Says ‘George’ Bus Offers Many Benefits
Falls Church City is contemplating eliminating the George bus given the current budget situation.
As a regular user of the George bus, I would like to encourage others to let the City Council know if you regularly use the George bus. I believe that the George Bus offers many benefits to Falls Church City.
First, potential new residents base their decision to move to Falls Church City in part on Metro accessibility. Many of the new condos and apartments tout Metro accessibility through the George bus. If the George bus system is cut, the City may lose many potential new residents and their income streams.
Second, many George riders probably own cars they could drive instead but taking the bus brings in fare money, does not diminish tax revenue the City may receive from taxes associated with automobiles, and generates less traffic and wear on City streets.
Third, I believe having an accessible, green, and inexpensive transportation system fits with Falls Church City’s character. Having an icon like Arlington’s ART bus makes the City unique and recognizable, it brands Falls Church City if you will. In this regard, more advertising in say the FCNP or a unique color or aesthetic scheme to the buses might encourage more ridership.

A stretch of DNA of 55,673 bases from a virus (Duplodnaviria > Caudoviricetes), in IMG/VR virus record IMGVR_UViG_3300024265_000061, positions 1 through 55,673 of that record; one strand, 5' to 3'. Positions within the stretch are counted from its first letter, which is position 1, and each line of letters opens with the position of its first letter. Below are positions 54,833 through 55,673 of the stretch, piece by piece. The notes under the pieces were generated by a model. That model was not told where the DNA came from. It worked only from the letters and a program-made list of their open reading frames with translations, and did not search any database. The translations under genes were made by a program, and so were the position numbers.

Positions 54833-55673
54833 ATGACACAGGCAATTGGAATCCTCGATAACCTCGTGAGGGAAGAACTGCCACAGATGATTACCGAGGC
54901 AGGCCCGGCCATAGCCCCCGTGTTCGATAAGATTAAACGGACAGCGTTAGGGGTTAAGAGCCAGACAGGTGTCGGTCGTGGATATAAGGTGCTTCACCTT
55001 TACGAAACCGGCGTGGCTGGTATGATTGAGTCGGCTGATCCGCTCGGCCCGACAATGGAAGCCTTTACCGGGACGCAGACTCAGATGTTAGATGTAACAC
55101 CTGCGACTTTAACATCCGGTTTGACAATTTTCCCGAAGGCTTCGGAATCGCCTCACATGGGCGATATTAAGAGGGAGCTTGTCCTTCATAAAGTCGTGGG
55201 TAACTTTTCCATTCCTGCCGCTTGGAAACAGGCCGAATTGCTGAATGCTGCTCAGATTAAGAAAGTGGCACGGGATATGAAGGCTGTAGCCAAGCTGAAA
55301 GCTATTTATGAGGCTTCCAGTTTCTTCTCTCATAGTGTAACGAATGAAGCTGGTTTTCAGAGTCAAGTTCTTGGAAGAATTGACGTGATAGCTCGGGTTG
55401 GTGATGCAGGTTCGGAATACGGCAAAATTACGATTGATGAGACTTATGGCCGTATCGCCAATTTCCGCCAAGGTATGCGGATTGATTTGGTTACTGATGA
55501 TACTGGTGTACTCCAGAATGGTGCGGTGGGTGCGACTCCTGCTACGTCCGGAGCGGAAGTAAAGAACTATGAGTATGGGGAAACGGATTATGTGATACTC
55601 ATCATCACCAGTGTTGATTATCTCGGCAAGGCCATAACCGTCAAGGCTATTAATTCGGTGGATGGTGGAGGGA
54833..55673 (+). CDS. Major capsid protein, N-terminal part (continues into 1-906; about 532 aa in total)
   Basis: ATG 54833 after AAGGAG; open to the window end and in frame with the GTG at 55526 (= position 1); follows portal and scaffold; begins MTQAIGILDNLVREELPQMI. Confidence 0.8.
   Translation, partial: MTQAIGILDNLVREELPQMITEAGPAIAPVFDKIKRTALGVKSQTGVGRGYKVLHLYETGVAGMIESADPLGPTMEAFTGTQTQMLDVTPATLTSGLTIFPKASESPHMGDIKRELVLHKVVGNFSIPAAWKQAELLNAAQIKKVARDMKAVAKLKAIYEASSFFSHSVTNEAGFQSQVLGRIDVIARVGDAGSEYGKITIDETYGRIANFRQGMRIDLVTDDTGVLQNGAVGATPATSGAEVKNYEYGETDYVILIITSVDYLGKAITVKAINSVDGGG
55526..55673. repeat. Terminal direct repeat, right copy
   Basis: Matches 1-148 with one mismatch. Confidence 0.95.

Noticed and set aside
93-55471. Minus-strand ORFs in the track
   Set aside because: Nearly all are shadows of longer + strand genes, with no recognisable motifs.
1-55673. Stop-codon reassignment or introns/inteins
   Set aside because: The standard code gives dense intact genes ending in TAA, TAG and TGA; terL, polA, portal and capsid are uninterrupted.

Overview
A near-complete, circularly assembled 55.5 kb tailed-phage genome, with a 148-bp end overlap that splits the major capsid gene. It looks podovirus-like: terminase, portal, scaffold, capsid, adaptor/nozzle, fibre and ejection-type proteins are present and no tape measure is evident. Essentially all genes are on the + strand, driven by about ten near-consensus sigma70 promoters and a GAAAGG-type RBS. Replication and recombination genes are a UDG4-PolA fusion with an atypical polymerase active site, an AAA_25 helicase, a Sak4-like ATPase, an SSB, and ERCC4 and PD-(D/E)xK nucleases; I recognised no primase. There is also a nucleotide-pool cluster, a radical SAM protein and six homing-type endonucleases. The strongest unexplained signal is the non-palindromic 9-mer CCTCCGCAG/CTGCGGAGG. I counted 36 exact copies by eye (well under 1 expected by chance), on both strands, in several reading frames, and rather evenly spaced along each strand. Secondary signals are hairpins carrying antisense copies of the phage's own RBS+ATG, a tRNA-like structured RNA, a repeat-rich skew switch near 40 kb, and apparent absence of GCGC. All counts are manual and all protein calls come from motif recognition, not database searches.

I urge the City Council to fund the George bus, as an important part of Falls Church City’s green and progressive image.
Unsightly? It’s People Hoping For Work
I want to respond to the comment about the “unsightly day labor site across from the U Haul on Broad Street” raised in a Letter to the Editor from Lisa Miller in last week’s News-Press.
Every time I pass these gentlemen patiently waiting every day in the freezing cold, rain or snow for the opportunity to get an honest day’s work, I am reminded how truly blessed so many of us are in this community are. Imagine trying to patch together a livelihood day by day with little certainty of a regular paycheck so many of us presently have. More than once, I have pointed out our to my children that these men have chosen to work, that they want to work, and that they should be commended for that rather than looked upon as a blight on our community.